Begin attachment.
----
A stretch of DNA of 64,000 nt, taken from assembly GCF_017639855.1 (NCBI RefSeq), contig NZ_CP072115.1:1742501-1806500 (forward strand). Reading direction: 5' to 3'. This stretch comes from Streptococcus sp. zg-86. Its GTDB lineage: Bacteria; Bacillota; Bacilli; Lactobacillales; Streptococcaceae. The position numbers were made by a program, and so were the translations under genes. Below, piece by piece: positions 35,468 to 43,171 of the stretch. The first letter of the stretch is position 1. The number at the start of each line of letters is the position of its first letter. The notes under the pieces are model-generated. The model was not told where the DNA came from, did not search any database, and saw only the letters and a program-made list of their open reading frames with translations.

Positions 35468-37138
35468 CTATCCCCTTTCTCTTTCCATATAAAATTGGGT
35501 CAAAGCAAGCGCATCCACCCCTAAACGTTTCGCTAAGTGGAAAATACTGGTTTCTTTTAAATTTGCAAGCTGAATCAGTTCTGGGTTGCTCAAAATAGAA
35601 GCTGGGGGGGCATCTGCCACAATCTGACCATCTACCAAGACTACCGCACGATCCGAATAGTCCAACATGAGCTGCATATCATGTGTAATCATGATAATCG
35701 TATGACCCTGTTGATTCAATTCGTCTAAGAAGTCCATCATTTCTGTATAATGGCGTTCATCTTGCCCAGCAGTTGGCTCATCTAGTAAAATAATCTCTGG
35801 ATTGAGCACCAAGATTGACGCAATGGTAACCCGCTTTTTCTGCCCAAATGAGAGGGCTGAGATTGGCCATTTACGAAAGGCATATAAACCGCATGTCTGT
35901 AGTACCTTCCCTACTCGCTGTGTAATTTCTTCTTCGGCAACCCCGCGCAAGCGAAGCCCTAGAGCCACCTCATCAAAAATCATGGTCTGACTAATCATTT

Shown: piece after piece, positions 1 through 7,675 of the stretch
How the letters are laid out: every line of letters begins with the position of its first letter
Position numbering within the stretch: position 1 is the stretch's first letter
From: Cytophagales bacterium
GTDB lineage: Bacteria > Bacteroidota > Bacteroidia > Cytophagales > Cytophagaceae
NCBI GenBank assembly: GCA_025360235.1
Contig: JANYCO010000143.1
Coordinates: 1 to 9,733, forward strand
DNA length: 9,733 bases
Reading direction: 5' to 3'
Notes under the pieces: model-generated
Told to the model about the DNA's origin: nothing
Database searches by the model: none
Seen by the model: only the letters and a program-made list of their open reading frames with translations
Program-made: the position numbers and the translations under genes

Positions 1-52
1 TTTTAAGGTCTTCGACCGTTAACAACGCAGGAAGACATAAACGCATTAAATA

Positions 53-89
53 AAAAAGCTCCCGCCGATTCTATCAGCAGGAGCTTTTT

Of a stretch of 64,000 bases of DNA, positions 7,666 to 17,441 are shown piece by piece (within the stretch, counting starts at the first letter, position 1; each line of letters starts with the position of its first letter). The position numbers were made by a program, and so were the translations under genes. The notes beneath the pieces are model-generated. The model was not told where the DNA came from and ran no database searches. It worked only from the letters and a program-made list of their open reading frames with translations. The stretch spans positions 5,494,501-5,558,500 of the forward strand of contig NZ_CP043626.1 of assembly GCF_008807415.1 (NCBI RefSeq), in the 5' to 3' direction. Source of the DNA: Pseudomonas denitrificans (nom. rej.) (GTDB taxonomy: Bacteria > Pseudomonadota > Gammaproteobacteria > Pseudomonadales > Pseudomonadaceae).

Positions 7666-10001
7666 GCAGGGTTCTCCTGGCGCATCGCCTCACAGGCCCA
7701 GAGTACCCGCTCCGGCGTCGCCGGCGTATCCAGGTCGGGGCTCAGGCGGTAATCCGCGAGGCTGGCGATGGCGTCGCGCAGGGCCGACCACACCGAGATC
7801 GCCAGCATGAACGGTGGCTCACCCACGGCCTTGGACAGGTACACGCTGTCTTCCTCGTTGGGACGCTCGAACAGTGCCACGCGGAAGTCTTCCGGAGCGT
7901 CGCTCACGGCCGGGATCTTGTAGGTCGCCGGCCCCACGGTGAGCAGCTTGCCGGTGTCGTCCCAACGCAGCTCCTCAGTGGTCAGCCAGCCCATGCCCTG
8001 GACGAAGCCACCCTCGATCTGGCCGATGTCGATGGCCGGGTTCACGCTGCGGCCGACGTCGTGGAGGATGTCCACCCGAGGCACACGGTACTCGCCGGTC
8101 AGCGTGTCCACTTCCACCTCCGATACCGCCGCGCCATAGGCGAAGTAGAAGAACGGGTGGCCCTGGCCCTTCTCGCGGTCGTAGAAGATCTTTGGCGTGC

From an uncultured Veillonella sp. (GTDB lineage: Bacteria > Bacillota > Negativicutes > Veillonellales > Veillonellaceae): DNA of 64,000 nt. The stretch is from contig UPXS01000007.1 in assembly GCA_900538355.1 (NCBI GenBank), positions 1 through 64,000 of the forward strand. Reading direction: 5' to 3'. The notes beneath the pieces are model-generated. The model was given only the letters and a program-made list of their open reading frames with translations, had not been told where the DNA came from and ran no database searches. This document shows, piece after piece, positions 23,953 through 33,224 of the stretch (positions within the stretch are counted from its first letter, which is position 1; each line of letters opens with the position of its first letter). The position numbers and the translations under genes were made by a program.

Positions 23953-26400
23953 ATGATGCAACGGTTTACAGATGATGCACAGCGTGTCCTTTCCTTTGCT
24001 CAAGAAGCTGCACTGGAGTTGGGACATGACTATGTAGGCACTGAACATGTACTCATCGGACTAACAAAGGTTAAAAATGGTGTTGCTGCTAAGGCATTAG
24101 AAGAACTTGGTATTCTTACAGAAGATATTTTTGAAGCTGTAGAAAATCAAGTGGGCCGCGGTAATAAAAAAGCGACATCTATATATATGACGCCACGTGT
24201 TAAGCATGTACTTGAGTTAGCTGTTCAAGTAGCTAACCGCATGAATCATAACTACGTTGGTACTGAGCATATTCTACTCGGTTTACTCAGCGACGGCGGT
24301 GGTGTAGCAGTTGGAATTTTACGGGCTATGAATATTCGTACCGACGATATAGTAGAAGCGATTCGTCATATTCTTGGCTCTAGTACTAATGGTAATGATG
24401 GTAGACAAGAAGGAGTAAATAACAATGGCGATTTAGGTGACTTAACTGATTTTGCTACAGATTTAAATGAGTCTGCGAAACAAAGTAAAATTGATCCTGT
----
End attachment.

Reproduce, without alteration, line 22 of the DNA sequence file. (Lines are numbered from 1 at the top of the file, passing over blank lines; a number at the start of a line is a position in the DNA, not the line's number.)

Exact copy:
Seen by the model: only the letters and a program-made list of their open reading frames with translations